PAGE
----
By SIMON ALLISON.

There are 200 bodies rotting in the streets of
Bentiu, a horrible little frontier town in South
Sudan, put there by rebels who claim to be
saving the place.

At stake is oil, and power,
and the egos of Big Men who sacrifice others
in pursuit of their own petty ambitions.

In many ways, the town is a gruesome metaphor
of all that is wrong with the world’s newest
nation.

Last week, South Sudanese rebels seized control of
Bentiu, a dusty, ramshackle town near the Sudanese
border, from the government.

In the process, more
than 200 civilians were butchered – some in a
mosque, others in a church, still others by the side of
the road.

The extremely graphic pictures emerging
from Bentiu bring to mind images of the Rwandan
genocide: dozens of bodies casually strewn on the
ground, forming a carpet of corpses so thick that the
bulldozers had to be called in to clear them.

The rebels, led by long-time militia leader and former
Vice-President Riek Machar, deny responsibility.

They know nothing about the deaths, Machar told Al Jazeera.

“I contacted the field military commander in
Bentiu who told me that such accusation is false.
First of all we respect our people, and the majority of
the forces are from the region and we can’t kill our
citizens.”

Yeah, right.

The United Nations puts the blame squarely on the
rebels.

A report by UN investigators said that the
rebel militants “searched a number of places where
hundreds of South Sudanese and foreign civilians
had taken refuge and killed hundreds of the civilians
after determining their ethnicity or nationality”.

This was, the UN concluded, an ethnically motivated
atrocity, complete with radio exhortations to kill the
men and rape the women from other ethnic
communities.

The identity of the dead lends credence to the idea of
rebel culpability.

Ethnic targeting has been a feature
of the current bout of internecine violence in South
Sudan, with Dinkas perceived to be aligned with
President Salva Kiir (himself a Dinka) and the Nuers
with Riek Machar (a Nuer).

Initial reports from Bentiu
suggest that many of the dead were Dinka, killed
only because of their tribal identification; others
targeted included Nuers who refused to cheer the
rebel entry into the city, and some of Bentiu’s large
Darfuri population (rebels from Darfur, in Sudan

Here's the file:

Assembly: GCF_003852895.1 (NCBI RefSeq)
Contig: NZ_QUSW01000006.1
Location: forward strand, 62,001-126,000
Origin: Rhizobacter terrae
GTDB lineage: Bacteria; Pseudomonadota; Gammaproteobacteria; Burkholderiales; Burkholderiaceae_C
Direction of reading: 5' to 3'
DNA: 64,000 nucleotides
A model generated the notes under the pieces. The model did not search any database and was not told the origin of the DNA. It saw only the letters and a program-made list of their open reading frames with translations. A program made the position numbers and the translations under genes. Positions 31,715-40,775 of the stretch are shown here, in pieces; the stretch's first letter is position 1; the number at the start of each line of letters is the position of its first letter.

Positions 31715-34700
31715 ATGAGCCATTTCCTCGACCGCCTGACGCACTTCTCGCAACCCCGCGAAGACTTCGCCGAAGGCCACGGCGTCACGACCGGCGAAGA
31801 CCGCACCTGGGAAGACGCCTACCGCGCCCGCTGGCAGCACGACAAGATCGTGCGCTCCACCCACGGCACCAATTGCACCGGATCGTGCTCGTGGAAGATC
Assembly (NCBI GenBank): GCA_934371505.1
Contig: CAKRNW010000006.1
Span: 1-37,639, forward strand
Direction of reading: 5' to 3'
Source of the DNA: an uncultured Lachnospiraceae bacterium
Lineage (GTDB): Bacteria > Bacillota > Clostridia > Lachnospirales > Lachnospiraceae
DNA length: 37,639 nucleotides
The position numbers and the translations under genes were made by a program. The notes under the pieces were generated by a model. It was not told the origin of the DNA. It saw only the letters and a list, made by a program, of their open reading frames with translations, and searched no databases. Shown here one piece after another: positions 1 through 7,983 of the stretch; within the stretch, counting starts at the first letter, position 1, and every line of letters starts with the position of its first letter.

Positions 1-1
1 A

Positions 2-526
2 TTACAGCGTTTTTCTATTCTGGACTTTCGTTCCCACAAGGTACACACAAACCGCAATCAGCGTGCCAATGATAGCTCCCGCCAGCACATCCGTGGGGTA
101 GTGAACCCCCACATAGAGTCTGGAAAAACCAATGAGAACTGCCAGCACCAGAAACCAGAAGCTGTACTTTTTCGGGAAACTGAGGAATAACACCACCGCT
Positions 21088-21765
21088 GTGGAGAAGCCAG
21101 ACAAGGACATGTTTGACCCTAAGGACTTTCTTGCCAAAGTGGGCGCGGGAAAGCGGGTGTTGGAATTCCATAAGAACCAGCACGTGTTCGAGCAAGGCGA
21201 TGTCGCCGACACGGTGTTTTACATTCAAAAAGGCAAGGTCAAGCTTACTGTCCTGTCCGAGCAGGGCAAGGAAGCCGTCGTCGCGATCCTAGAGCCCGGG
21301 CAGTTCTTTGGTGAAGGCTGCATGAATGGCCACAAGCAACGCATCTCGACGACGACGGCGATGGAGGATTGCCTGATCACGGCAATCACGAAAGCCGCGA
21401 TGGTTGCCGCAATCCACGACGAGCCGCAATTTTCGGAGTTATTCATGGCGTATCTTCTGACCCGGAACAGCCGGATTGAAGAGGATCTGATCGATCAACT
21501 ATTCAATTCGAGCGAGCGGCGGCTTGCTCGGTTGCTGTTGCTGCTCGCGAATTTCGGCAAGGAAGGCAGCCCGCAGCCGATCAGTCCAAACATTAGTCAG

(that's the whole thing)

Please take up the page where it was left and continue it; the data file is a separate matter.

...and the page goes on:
proper, are allegedly supporting Kiir).

In some ways, although killing on such scale is
always shocking, it’s no surprise that such an atrocity
happened in Bentiu – a town that sits astride so
many of South Sudan’s major faultlines.

The first of these is oil, of course. Unity State, of
which Bentiu is the capital, is one of just two oil-
producing states in South Sudan.

Oil provides 98% of
the new country’s revenue – its importance is
impossible to overstate.

Unity State, in good times,
produces nearly 100,000 barrels of the stuff every
day.

It’s been a while since the good times, however;
production has been on hold since the fighting began
in December.

Since then, Bentiu has changed hands
between the government and the rebels several
times, both aware of the town’s incalculable strategic
importance.

Another faultline is the Bentiu’s proximity to Sudan
proper.

The border is just 40 kilometres away, and it
means that there is plenty of movement between the
two countries that, not so long ago, were just one.

Bentiu is full of Sudanese, even though they enjoy
few rights in South Sudan (some, such as many of
the Darfuris, enjoy even fewer rights in Sudan).

It also means that the town is permanently on edge,
nervously watching for any sign of Sudanese Armed
Forces activity that might indicate the end of the
fragile stalemate.

Indeed, unconfirmed reports
suggest that a Sudanese aircraft had bombed the
town in advance of the rebel attack, killing five
civilians, allegedly in coordination with the rebels.

Yet another is Bentiu’s near-complete lack of
government services, a state of affairs it shares with
the rest of the country.

Power comes from
generators, sewage flows onto the streets, roads are
just muddy tracks, largely impassable in the rainy
season.

Oil aside, it’s not much of a prize.

The same
might be said of South Sudan.

The Daily Maverick’s Richard Poplak visited Bentiu in
November 2012.

He was not impressed.

“Bentiu is a grim, electricity-less, water-less,
undeveloped flat, marshy, hellhole of a town. Shortly
before our arrival, it had been dumb-bombed by the
Sudanese when the dispute over oil revenues had
turned nasty. In fact, we toured the disputed
pipeline, walking along its length for a few hundred
metres — it looked like a nicely graded mountain
bike trail. But make no mistake, the town is as
strategically important as any in the country,
perched on the borderlands with the north, rich in oil,
with the massive Chinese-built oil plant nearby.
“We sat up nights in a hotel with members of civil
society institutions, mostly Lost Boys returned from
America trying to make a difference. Their education
and experience counted for nothing, because they
had no connections and could not get work nor
access to leaders. When we were there, the governor
of Unity State, of which Bentiu is the capital, had
buzzed in for a quicker visit, but was too afraid to
spend in time in town, and was thus spirited off to
his bush hideaway. When we asked a Lost Boy if the
governor — an ex-warlord — was corrupt, he laughed
and said, “he is the most corrupt man in Africa.”

“I’m sure there are worse places on earth than
Bentiu. It’s just that right now I can’t think of one,”

Poplak concluded.

Since Poplak visited, little has changed.

Add a few
dozen rotting corpses to his impressions and you’ve
got a pretty decent picture of what the town is like
today: violent, rudderless and hopelessly poor, a
helpless victim of the petty power games of the Big
Men who would rule it.

Pretty much the same can be
said for South Sudan on the whole. DM

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